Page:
Here is some of the many things underway at the Western Massachusetts Writing Project.
Peace (in the share),
Our Western Massachusetts Writing Project is focusing in on assessment this year as our inquiry theme, and our annual fall event — WMWP Best Practices — in October will have the focus of pushing against the confines of assessment and exploring more ways to shine a light on student learning, as opposed to data collection.
If you teach in Western Massachusetts, please consider joining us for what will be a great day of connecting and collaborating and sharing knowledge (plus, lunch is included). Here is the link for online registration.
Peace (in the event),
The other day, I volunteered to lead a family poetry workshop at Barnes and Noble to support our Western Massachusetts Writing Project. I didn’t know what to expect, so I gathered up a bunch of supplies for a Post It Sticky Note Poetry idea. I had a bunch of small mentor texts (haiku, couplets, shape poems, etc.) along with lots of art supplies.
I set up in the little staging area of the children’s section, still not sure who would come and participate. Now, remember, I teach sixth grade and spend my days in the midst of 11 and 12 year olds. And I have three boys of my own, two teenagers and one 9 year old.
So, imagine my surprise when I was surrounded by a group of five girls — ages 3 and 4 — with their parents for the poetry workshop. I was a fish out of water because clearly my plans for writing and understanding poetry styles would not connect with this group of energetic mostly-pre-writing girls. I was in a sixth grade mindset and that would not work here.
Luckly, I had stickers! Lots of stickers! And that led to some post-it poems, of a sort (well, more like drawings) and some basic rhyming games. Some of the girls could write some basic words, so we wrote rhymes. For others … it was all about the stickers and post-it notes.
That was OK but it reminded me (again) of the task before our early childhood colleagues who are often faced with a class full of young learners who might or might not have had preschool experience, might or might not have had parents read to them regularly, might or might not have had pre-writing experiences, and the range of literacy was staggering in that little group.
It was fun and enlightening, and certainly a very different kind of teaching experience for me, one that reminded me to appreciate the kinds of days that my colleagues often have, and how grateful I am as a sixth grade teacher for all the work that gets done in the years before my students reach me to get them ready for the rigor of our learning.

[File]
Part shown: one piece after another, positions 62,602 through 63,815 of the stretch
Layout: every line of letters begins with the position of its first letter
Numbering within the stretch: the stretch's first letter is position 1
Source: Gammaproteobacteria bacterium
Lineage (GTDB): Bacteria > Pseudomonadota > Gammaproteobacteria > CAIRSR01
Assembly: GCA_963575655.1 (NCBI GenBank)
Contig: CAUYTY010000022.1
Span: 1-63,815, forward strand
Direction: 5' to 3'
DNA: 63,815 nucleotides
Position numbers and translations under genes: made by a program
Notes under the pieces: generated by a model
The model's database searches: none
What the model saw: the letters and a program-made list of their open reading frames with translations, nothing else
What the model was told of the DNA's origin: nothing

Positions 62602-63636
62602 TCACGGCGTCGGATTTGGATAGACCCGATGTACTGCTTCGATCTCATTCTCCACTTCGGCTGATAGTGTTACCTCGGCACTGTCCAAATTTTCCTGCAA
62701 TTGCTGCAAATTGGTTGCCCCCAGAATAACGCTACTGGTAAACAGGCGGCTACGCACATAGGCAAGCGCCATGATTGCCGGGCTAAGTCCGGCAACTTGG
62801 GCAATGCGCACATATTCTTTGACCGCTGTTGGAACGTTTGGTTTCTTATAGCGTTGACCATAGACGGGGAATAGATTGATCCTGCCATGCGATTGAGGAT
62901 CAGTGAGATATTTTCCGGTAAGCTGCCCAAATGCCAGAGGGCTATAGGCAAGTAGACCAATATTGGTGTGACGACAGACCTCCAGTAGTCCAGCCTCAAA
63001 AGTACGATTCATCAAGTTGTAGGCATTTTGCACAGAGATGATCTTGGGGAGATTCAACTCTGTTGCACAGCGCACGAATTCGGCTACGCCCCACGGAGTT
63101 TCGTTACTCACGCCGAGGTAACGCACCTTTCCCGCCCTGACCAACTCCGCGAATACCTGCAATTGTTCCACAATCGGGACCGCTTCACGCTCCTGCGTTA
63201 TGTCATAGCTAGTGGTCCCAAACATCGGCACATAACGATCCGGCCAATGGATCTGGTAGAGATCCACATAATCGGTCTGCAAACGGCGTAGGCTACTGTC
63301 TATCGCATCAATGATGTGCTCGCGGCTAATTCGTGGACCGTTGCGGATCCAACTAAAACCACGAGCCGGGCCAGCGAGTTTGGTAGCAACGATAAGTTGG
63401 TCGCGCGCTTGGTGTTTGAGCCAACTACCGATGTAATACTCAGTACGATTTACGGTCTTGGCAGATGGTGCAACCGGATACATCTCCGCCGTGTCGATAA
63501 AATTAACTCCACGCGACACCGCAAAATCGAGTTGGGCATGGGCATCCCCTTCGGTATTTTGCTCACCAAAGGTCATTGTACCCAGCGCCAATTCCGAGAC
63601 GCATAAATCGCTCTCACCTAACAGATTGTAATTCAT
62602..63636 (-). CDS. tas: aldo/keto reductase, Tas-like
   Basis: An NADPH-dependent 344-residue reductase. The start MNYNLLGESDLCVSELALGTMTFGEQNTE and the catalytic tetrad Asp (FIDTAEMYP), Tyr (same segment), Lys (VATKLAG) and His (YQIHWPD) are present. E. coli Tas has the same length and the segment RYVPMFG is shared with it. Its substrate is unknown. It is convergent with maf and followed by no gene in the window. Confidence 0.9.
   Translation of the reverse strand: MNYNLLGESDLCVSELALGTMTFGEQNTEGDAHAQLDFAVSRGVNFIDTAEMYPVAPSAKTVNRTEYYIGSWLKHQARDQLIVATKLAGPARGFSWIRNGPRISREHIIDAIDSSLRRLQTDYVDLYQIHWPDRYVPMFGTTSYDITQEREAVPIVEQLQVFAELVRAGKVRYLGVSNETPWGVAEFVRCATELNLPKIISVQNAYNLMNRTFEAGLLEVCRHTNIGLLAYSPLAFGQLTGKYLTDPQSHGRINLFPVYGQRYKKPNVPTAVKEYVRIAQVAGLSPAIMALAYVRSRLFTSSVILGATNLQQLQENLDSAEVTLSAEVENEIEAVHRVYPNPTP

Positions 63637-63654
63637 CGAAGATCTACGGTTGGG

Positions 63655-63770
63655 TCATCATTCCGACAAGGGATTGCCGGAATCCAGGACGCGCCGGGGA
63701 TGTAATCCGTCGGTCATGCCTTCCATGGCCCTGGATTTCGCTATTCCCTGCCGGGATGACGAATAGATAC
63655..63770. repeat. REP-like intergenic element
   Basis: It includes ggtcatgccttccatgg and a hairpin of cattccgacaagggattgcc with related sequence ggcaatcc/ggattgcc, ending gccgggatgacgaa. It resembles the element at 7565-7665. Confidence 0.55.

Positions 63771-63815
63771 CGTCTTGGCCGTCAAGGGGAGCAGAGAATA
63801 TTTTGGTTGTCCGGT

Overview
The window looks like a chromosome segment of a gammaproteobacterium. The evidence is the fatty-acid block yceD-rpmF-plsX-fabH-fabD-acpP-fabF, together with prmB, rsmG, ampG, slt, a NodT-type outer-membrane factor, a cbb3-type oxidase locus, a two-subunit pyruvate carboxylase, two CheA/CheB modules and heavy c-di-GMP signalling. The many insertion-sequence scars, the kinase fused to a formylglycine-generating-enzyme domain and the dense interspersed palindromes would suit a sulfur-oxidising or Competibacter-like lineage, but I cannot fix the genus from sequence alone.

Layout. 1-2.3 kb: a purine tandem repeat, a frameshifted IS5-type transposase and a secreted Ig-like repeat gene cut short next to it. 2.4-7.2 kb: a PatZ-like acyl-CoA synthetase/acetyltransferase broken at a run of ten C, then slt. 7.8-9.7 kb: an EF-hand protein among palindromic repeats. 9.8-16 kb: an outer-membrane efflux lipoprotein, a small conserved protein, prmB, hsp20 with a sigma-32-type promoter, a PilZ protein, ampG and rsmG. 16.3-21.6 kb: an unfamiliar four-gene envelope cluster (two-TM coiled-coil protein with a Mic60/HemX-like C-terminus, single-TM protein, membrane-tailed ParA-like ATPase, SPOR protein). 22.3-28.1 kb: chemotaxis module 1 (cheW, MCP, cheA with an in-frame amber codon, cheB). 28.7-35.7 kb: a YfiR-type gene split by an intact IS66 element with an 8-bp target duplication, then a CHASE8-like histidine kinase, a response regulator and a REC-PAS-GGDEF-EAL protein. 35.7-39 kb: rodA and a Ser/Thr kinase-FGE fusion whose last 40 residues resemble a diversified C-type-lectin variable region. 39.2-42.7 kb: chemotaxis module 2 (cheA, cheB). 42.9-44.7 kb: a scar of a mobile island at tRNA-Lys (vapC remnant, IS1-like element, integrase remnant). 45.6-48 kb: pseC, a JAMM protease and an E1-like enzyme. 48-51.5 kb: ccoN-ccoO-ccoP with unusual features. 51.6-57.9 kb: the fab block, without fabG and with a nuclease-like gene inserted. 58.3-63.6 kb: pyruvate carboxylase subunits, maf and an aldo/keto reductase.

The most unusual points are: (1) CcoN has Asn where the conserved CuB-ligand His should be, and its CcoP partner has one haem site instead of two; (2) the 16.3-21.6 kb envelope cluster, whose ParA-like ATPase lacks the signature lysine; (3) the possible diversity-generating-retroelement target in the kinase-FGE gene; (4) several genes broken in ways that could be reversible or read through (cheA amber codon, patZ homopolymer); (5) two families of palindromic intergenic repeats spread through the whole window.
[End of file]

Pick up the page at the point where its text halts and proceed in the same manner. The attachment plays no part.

Thank you, teachers.
Peace (with stickers)
I led a roundtable discussion yesterday at NCTE around nurturing teacher voices, and my roundtable topic was about how to encourage teachers to use their local newspapers as a platform for writing and publishing, and changing the dialogue around education. The work is informed by a strong partnership that our Western Massachusetts Writing Project has with a regional newspaper to feature teacher-writers once a month. I used this handout as a way to encourage individual teachers but also groups of teachers to consider the local newspaper as a conduit for positive news.
Peace (in the news),
The eminent Peter Elbow, whose work around literacy with such books as Writing Without Teachers and Writing with Power led the way to completely revamping the ways in which we nurture young writers, recently released a book about the importance of everyday speech in our literary lives. The book — Vernacular Eloquence — was at the heart of his keynote address to the Western Massachusetts Writing Project’s fall conference earlier this month. Elbow allowed me to videotape his talk for WMWP.
What I found fascinating is the point of how much we devalue common talk as a form of literacy, and how Elbow notes that formal education often snuffs out the phrases and pauses, and syntax, of how we talk when our guard is down. He notes, rightly, that segments of our population feel left out of the definition of “literacy” because the academic world does not value their speech.
I also enjoyed the connection Elbow made to how we “feel” our words, on our tongue and in our heart, and that when our language is at odds with those emotions and experiences, our thoughts become disjointed and inauthentic. By examining how we speak and whether we value the ways in which we speak, Elbow is hoping to show the value of the vernacular in our definitions of what it means to be writer and communicator. As Bruce Penniman pointed out during the discussion phase of Elbow’s talk, the new Common Core does put more value on the aspects of Speaking and Listening, but that all examples and references seem to point more towards formal expectations, not daily vernacular.